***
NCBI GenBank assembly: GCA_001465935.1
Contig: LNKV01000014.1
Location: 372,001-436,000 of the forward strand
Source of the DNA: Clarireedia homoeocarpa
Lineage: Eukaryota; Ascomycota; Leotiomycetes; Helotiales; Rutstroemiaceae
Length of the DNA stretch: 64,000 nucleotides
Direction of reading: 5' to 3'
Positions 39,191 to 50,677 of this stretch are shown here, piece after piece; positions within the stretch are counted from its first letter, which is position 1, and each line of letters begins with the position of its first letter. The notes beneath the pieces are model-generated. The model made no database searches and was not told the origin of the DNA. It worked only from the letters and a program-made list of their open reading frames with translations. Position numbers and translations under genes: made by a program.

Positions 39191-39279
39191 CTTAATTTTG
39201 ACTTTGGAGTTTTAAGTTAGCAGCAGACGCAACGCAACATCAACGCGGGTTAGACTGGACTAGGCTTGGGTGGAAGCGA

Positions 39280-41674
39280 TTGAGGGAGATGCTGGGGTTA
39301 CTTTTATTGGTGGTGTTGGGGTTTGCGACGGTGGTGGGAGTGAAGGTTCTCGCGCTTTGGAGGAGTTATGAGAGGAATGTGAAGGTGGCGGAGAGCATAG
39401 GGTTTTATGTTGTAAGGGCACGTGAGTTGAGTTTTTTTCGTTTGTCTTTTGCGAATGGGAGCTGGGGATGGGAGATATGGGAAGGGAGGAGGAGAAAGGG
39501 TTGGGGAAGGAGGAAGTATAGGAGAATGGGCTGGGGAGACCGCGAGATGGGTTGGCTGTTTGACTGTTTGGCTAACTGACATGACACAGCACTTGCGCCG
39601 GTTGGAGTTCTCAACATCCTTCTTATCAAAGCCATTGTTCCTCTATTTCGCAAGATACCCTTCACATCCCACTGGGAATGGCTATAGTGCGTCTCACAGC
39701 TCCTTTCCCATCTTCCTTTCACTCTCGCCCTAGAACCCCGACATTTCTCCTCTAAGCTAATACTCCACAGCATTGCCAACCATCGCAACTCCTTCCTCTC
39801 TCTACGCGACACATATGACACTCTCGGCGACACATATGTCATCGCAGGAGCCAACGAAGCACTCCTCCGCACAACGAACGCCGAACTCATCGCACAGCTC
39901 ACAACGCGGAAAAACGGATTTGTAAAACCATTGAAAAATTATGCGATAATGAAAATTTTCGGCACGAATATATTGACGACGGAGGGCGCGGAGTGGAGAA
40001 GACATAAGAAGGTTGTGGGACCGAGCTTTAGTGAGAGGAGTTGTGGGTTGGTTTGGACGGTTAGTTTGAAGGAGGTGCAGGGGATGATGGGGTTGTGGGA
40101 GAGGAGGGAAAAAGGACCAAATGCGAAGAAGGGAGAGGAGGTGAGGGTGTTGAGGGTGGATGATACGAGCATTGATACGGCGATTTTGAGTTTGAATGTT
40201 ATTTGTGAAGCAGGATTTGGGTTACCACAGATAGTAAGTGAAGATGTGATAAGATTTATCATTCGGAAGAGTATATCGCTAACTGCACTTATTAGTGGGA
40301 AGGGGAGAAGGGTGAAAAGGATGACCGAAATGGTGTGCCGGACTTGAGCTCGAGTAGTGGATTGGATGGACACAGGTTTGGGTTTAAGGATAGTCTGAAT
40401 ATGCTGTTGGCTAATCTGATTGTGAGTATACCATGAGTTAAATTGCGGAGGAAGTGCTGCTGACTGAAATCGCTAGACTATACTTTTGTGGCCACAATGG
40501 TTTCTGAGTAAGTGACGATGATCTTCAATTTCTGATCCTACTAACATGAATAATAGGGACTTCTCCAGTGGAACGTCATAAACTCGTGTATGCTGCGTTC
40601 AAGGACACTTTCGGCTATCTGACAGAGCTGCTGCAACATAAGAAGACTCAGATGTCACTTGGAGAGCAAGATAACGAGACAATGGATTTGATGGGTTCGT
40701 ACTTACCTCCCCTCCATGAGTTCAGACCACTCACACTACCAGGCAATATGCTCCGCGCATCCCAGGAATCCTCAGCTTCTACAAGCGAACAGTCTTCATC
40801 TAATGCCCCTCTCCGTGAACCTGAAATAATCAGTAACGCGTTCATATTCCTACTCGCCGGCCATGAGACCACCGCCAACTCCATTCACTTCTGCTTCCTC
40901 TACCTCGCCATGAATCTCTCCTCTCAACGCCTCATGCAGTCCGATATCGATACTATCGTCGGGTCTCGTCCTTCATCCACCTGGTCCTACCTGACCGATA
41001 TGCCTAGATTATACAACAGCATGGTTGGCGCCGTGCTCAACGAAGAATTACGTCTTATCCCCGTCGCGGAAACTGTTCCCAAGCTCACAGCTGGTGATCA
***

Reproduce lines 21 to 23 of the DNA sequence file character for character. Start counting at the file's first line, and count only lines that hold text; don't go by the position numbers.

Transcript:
40001 GACATAAGAAGGTTGTGGGACCGAGCTTTAGTGAGAGGAGTTGTGGGTTGGTTTGGACGGTTAGTTTGAAGGAGGTGCAGGGGATGATGGGGTTGTGGGA
40101 GAGGAGGGAAAAAGGACCAAATGCGAAGAAGGGAGAGGAGGTGAGGGTGTTGAGGGTGGATGATACGAGCATTGATACGGCGATTTTGAGTTTGAATGTT
40201 ATTTGTGAAGCAGGATTTGGGTTACCACAGATAGTAAGTGAAGATGTGATAAGATTTATCATTCGGAAGAGTATATCGCTAACTGCACTTATTAGTGGGA